A civil rights organization pressed North Carolina Gov. Pat McCrory on Tuesday not to wait until November to let voters elect a successor to former U.S. Rep. Mel Watt, saying that will deny representation to 12th Congressional District residents for too long. Holding a Nov. 4 election to fill Watt’s unexpired term means more than 700,000 citizens will be without someone in Congress to speak for them on critical legislation like the budget, immigration and possibly the Voting Rights Act for most of 2014, said the Rev. William Barber, president of the state conference of the National Association for the Advancement of Colored People. “Citizens of North Carolina will be forced to go more than 300 days – almost one year – without their constitutionally guaranteed right to representation,” Barber told reporters. “This is taxation without representation.”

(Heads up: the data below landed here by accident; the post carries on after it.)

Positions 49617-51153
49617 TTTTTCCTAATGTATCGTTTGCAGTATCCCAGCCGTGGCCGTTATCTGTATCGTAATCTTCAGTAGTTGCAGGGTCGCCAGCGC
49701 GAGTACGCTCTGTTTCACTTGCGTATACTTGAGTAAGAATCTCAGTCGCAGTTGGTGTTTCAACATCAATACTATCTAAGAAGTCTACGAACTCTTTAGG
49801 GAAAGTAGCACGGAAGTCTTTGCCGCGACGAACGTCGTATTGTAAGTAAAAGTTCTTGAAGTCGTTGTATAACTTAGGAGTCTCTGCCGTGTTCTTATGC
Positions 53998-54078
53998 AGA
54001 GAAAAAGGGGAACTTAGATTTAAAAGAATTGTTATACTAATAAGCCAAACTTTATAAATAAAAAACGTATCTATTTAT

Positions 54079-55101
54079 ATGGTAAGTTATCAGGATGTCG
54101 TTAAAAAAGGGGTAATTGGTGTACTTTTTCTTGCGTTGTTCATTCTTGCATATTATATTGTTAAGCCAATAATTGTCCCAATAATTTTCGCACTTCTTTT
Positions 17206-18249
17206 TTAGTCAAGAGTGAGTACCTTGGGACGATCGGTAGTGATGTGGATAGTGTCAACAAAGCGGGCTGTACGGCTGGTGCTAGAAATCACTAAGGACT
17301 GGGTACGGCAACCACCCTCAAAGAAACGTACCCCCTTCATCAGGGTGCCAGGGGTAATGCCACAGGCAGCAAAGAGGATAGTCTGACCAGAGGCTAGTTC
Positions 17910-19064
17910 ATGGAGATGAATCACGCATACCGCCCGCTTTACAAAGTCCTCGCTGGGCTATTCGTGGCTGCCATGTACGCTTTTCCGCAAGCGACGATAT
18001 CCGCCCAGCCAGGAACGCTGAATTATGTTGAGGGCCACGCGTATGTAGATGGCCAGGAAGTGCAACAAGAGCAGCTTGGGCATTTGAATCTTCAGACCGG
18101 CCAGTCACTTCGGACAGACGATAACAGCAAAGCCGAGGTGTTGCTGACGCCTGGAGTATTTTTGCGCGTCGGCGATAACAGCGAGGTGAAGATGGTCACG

But McCrory, a Republican, stood by his plan to run the special election on the dates already scheduled for the regular 2014 elections in the interests of simplicity, expense and understanding for voters in the Piedmont-area district.
“A simple schedule, where the voters have ample time to evaluate the candidates, and the candidates have ample time to campaign, was the best option,” McCrory wrote in a letter to U.S. Reps. David Price and G.K. Butterfield. The two Democratic incumbents wrote the governor last week asking him to reconsider the special election schedule.
Watt, a Democrat, resigned Jan. 6 to become director of the Federal Housing Finance Agency.